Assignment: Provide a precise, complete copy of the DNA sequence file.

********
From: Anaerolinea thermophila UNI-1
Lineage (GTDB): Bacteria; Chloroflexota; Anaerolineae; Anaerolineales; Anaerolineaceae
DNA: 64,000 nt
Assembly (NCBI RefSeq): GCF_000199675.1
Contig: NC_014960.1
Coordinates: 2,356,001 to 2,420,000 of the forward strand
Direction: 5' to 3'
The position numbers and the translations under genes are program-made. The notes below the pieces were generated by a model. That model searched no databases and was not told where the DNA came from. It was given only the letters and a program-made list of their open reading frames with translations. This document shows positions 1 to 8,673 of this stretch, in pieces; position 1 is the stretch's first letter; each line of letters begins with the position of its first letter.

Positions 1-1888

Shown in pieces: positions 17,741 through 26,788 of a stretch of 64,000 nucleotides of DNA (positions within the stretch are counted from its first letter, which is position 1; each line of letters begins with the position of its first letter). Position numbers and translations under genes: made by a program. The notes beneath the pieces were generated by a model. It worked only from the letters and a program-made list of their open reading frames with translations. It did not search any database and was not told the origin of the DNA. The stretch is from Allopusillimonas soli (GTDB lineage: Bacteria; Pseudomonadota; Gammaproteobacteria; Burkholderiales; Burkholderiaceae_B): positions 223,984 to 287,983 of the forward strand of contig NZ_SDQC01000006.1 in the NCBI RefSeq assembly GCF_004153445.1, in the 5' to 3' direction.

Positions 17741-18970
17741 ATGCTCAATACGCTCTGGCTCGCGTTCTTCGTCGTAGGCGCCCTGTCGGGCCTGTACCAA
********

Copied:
From: Anaerolinea thermophila UNI-1
Lineage (GTDB): Bacteria; Chloroflexota; Anaerolineae; Anaerolineales; Anaerolineaceae
DNA: 64,000 nt
Assembly (NCBI RefSeq): GCF_000199675.1
Contig: NC_014960.1
Coordinates: 2,356,001 to 2,420,000 of the forward strand
Direction: 5' to 3'
The position numbers and the translations under genes are program-made. The notes below the pieces were generated by a model. That model searched no databases and was not told where the DNA came from. It was given only the letters and a program-made list of their open reading frames with translations. This document shows positions 1 to 8,673 of this stretch, in pieces; position 1 is the stretch's first letter; each line of letters begins with the position of its first letter.

Positions 1-1888

Shown in pieces: positions 17,741 through 26,788 of a stretch of 64,000 nucleotides of DNA (positions within the stretch are counted from its first letter, which is position 1; each line of letters begins with the position of its first letter). Position numbers and translations under genes: made by a program. The notes beneath the pieces were generated by a model. It worked only from the letters and a program-made list of their open reading frames with translations. It did not search any database and was not told the origin of the DNA. The stretch is from Allopusillimonas soli (GTDB lineage: Bacteria; Pseudomonadota; Gammaproteobacteria; Burkholderiales; Burkholderiaceae_B): positions 223,984 to 287,983 of the forward strand of contig NZ_SDQC01000006.1 in the NCBI RefSeq assembly GCF_004153445.1, in the 5' to 3' direction.

Positions 17741-18970
17741 ATGCTCAATACGCTCTGGCTCGCGTTCTTCGTCGTAGGCGCCCTGTCGGGCCTGTACCAA